Instead of heading to the cleaning aisle, grab yourself a large bottle of vinegar to tackle the sticky, grimy situations in your home. Plain distilled vinegar is a powerful cleaning solution that lets you avoid harsh chemical cleaners. Knowing how and when to dilute vinegar and avoiding certain surfaces makes your homemade vinegar cleaner more effective.
Why Vinegar Works for Cleaning
Why is the same ingredient you use in recipes good for cleaning your home? The acidity in vinegar makes it effective for cleaning, deodorizing and removing stains. Because it's nontoxic, it makes a good alternative to chemical cleaners. You don't have to worry about using it around kids or pets like you do with those harsh cleaners.
Using Undiluted Vinegar
On its own, vinegar is a strong acid that can power through tough cleaning situations. Use straight vinegar on surfaces that can handle it. Some examples of using undiluted vinegar include cleaning your toilet bowl, chrome, shower doors and shower curtains and to remove stains from plastic containers. If your shower head has built-up gunk on it, use a twist tie to secure a plastic bag of vinegar over the shower head so it's submerged and leave it for several hours or overnight.
Vinegar and Water Cleaner
Adding water to your vinegar cleaning solution helps dilute the acidity to make the homemade cleaner safe for many surfaces. You can dilute your vinegar in different ratios depending on how strong you want it.
A mix of equal parts water and vinegar is a common vinegar cleaner recipe that works well for most general cleaning purposes. You can use this solution to clean windows, refrigerators, doorknobs, faucets and many other hard surfaces as long as they're not prone to damage from acidic cleaners. This solution also works on carpet stains, but you should always test it in a discrete spot to check for potential issues.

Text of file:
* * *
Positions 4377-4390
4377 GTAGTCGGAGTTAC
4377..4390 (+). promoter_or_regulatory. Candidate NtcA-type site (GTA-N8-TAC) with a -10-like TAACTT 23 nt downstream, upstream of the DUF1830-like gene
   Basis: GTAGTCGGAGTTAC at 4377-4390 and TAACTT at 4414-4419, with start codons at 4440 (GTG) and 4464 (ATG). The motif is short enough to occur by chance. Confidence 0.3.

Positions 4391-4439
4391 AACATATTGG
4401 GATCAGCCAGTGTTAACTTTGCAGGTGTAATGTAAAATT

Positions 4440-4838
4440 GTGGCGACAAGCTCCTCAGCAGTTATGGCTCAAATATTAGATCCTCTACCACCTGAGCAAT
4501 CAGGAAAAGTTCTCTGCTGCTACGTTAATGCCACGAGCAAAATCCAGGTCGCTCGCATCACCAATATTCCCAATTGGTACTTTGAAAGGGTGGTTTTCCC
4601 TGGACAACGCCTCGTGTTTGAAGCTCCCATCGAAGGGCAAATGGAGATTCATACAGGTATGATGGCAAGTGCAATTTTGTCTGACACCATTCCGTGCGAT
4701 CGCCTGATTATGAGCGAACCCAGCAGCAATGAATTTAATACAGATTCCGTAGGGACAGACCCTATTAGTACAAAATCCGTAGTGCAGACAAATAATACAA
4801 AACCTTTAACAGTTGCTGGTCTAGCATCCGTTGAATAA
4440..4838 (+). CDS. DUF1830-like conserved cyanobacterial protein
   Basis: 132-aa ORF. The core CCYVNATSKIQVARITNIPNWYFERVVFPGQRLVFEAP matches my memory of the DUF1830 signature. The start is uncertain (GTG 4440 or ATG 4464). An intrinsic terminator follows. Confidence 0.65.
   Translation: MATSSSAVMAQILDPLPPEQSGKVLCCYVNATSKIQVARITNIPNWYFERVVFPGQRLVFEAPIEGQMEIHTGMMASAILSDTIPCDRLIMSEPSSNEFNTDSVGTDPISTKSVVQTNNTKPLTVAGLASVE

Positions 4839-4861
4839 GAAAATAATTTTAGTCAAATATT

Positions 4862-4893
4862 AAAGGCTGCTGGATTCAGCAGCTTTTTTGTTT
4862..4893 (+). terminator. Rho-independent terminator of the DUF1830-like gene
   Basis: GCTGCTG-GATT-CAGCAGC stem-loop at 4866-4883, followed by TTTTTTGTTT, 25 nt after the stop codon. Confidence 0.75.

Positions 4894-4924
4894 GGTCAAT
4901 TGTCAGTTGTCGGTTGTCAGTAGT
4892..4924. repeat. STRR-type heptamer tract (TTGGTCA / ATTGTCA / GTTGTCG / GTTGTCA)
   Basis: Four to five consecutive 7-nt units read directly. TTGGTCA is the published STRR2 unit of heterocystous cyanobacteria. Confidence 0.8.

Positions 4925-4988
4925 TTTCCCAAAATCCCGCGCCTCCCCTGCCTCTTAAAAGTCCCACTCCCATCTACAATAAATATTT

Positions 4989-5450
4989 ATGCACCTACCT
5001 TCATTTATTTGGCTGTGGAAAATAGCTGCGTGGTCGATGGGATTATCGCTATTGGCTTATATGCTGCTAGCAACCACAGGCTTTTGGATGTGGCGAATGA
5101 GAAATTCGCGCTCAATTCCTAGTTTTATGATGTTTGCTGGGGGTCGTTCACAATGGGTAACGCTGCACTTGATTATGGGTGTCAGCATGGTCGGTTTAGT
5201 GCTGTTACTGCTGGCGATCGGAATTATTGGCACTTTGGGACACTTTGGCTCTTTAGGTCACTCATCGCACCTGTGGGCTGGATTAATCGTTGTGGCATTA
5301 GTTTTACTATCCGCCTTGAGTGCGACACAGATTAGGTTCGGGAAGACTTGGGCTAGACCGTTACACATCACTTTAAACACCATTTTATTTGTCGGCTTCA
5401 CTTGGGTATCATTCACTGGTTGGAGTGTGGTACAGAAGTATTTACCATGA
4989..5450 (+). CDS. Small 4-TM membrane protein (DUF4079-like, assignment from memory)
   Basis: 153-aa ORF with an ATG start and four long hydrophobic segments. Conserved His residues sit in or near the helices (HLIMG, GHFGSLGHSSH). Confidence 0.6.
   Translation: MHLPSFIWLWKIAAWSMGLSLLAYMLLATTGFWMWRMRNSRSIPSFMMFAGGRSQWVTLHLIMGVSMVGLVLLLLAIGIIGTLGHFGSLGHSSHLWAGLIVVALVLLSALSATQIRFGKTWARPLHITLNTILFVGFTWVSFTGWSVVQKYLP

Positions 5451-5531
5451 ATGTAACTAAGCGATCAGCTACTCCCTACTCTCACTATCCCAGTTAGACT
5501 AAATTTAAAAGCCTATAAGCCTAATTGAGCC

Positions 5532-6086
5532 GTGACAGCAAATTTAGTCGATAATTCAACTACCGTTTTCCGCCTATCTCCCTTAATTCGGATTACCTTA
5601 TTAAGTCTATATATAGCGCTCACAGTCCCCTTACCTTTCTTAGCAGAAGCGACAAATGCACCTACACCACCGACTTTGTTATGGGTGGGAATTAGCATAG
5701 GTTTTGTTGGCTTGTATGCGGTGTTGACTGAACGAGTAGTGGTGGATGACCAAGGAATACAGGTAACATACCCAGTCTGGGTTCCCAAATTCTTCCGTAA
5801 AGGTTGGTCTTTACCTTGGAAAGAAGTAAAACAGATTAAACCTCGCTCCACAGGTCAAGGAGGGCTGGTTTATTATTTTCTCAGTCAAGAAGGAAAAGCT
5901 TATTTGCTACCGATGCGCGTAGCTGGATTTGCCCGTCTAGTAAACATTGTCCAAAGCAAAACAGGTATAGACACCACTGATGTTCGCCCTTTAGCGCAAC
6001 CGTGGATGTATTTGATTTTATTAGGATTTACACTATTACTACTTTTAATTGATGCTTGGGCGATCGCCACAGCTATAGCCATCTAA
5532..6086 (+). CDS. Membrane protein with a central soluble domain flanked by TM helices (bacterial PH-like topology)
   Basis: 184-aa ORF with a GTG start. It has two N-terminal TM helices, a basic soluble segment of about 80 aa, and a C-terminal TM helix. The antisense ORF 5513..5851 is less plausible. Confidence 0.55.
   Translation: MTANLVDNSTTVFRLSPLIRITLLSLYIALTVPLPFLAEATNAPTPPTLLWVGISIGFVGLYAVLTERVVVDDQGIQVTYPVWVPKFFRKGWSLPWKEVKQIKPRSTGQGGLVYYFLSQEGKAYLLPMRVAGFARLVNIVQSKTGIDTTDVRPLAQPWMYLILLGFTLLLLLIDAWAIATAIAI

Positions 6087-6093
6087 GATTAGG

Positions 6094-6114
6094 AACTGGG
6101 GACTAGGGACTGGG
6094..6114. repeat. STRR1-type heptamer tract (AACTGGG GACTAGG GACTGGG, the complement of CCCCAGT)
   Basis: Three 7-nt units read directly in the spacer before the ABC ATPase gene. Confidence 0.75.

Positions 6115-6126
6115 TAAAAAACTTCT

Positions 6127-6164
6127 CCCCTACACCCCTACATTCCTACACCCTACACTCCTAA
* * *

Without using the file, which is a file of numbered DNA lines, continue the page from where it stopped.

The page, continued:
Some cleaning situations only need a little vinegar to do the trick. For cleaning tile or floors, mix 1/2 cup of vinegar into 1 gallon of water. Using a smaller amount in your vinegar and water cleaner lets you take a cautious approach if you're concerned about damage.
Other Vinegar Cleaning Combinations
You can add other ingredients to your vinegar solution for additional cleaning power. Mixing together equal parts of baking soda and vinegar works for scrubbing stained mugs, grill grates and shower surfaces, or make a paste with the two ingredients to clean stubborn carpet stains. You can also use the baking soda and vinegar combination to clean out your drains.
Another option is to add essential oils to your vinegar cleaner. The essential oils add a pleasant smell to the cleaner, and they may add other benefits to the mix. For example, tea tree oil is antiviral, disinfecting and antifungal.
Place to Avoid Using Vinegar
Despite its cleaning power, vinegar isn't good to use everywhere. Because it's acidic, vinegar can damage certain surfaces, which means you'll want to find a different cleaning product for those areas. Using vinegar on those items can result in costly repairs or the need to completely replace the item.
Natural stone such as slate, granite and marble can become etched if you use vinegar on it. You can also ruin unsealed grout with vinegar. It's best to find a different cleaner for wood, including hardwood floors. Vinegar sometimes damages the finish on hardwood flooring.
Certain appliances around your home aren't a good match for vinegar. Always keep vinegar away from electronics. You should never use vinegar inside your iron to clean it out, as the vinegar can damage certain parts inside. Vinegar can also damage the rubber parts inside your dishwasher, so it's best to find another way to freshen the appliance.